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There's optimism in the air in Cornel Fraefel's lab. His team have just found out that their coronavirus vaccine project has been awarded a grant of half a million Swiss francs by the Swiss National Science Foundation. The virologist from the Vetsuisse Faculty convinced the expert panel of his novel approach using bacterial spores, and his proposal was approved. "We're over the moon," says the usually reserved scientist, enthusiastically. To demonstrate the uniqueness of this approach, you only need to look at the World Health Organization's long list of candidate vaccines, which comprises more than 160 projects, 28 of which are already in the first phase of clinical trials. But not a single one of these projects uses the route that Fraefel and his colleagues Claudio Aguilar and Catherine Eichwald are using.
What the researchers are aiming for is a vaccine delivered via the spores of the bacterium Bacillus subtilis – a vaccine that you could just swallow and not have to inject into the blood. The microscopic spores are heat-stable and resistant to environmental conditions and can thus be stored and transported easily. Unlike many other vaccines, they do not require costly refrigeration, which makes them easier to use in rural areas in developing countries, for example. Once swallowed, the spores of B. subtilis pass through the stomach and develop their immunisation protection in the small intestine. In short, spores are the ideal dosage form for a vaccine, if they work.
And Cornel Fraefel is convinced they do. The immunisation protection is based on a genetic modification of the bacterial genome to insert the gene sequences of the Sars-CoV-2 envelope protein. The bacteria modified in this way are then cultivated in a shaker for several days in a lab to stimulate the formation of spores. The ball-shaped spores are extremely resistant and enter a sort of dormant state to survive hostile environmental conditions. If these spores are then ingested, they pass through the stomach and germinate in the small intestine. This results in a bacterial film, which contains the coronavirus protein antigens. The human immune system reacts in the same way as with a conventional vaccine by producing antibodies and memory or helper cells – at least this is the expectation.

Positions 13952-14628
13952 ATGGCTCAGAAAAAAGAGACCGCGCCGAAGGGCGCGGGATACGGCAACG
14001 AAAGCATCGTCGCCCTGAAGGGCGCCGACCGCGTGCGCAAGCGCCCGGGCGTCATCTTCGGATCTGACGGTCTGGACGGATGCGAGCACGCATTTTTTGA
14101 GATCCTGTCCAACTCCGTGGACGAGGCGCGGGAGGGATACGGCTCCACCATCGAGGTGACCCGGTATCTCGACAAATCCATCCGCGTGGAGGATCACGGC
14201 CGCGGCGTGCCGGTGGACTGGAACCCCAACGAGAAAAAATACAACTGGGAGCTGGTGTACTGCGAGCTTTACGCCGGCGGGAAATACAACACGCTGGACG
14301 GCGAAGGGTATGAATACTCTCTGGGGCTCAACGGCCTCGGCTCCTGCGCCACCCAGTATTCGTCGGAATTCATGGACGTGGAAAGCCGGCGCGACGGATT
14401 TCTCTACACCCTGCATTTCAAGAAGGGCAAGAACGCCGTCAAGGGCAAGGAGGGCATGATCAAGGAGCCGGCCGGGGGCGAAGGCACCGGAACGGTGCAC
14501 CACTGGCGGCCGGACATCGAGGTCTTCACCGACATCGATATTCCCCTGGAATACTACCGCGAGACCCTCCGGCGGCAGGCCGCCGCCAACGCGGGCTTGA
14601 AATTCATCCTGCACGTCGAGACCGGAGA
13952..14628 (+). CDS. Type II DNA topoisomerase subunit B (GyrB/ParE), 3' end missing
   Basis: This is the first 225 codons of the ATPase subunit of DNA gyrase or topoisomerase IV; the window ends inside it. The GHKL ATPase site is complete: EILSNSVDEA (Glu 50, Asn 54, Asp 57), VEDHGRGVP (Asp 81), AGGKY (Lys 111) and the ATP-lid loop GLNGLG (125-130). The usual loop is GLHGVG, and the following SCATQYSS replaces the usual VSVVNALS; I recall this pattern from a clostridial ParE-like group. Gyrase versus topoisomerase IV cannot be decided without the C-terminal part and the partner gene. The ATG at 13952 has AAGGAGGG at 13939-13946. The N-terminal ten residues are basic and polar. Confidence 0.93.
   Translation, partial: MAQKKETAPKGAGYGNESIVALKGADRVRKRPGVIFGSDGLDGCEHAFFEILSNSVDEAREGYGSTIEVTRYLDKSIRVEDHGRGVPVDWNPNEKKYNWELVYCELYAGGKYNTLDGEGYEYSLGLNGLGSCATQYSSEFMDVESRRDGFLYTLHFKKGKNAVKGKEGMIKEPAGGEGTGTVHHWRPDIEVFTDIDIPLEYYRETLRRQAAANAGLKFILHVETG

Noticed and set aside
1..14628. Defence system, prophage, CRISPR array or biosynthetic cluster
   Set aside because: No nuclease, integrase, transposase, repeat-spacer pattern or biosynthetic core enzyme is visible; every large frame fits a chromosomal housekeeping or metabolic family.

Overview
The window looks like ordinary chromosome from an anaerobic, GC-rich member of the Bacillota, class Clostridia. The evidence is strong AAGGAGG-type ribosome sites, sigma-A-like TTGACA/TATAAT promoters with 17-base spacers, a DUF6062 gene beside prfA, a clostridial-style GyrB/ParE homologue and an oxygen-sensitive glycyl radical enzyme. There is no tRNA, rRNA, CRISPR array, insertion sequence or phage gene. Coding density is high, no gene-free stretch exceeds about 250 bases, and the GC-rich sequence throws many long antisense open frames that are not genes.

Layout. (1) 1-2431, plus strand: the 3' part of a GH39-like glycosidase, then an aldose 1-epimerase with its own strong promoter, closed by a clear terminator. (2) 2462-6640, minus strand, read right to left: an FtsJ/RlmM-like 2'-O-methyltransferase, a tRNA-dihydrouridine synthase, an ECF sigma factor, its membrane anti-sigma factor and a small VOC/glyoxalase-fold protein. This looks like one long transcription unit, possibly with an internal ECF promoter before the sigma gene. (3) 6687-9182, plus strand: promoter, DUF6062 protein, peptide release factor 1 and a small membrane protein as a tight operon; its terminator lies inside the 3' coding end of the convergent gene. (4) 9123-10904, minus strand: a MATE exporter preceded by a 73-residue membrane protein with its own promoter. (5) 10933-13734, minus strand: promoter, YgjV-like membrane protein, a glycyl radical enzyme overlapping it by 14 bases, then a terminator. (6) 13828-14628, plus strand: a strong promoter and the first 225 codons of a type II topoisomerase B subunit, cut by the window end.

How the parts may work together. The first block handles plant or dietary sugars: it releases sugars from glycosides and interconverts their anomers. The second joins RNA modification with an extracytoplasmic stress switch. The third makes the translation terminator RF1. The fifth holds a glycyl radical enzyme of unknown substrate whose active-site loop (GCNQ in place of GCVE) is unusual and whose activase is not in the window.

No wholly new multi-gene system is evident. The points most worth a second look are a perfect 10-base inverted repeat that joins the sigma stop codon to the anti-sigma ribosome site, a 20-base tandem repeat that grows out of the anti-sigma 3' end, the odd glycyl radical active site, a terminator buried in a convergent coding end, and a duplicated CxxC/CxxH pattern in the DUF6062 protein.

"The process works in principle and has been successful in initial vaccines in the veterinary field," says Cornel Fraefel. His team have already developed a vaccine against dog tapeworm in this way. A good immune response – including the production of various types of immunoglobulins and a T-cell response – were detected in animal trials, which raises hope of an effective vaccine for humans.
Biological safety is a specific consideration in this project: Because genetically modified bacteria/bacterial spores are used, it is important to ensure that they cannot multiply if they are inadvertently released into the environment. Fraefel's team therefore developed a biocontainment system by modifying the genetic material to ensure that the microbes can no longer multiply if they are released.
Thanks to the SNSF grant, Fraefel's team are now working flat out to develop the promising vaccine. The genetic construction of B. subtilis is likely to take two to three months. This will be followed by studies on the immune response and safety in animals, with the participation of coronavirus expert Volker Thiel from the University of Bern. If everything goes according to plan, the vaccine candidate should then be tested on humans. This will show whether the new technique lives up to expectations. If a suitable vaccine looks likely, industrial partners will need to get on board and back the project.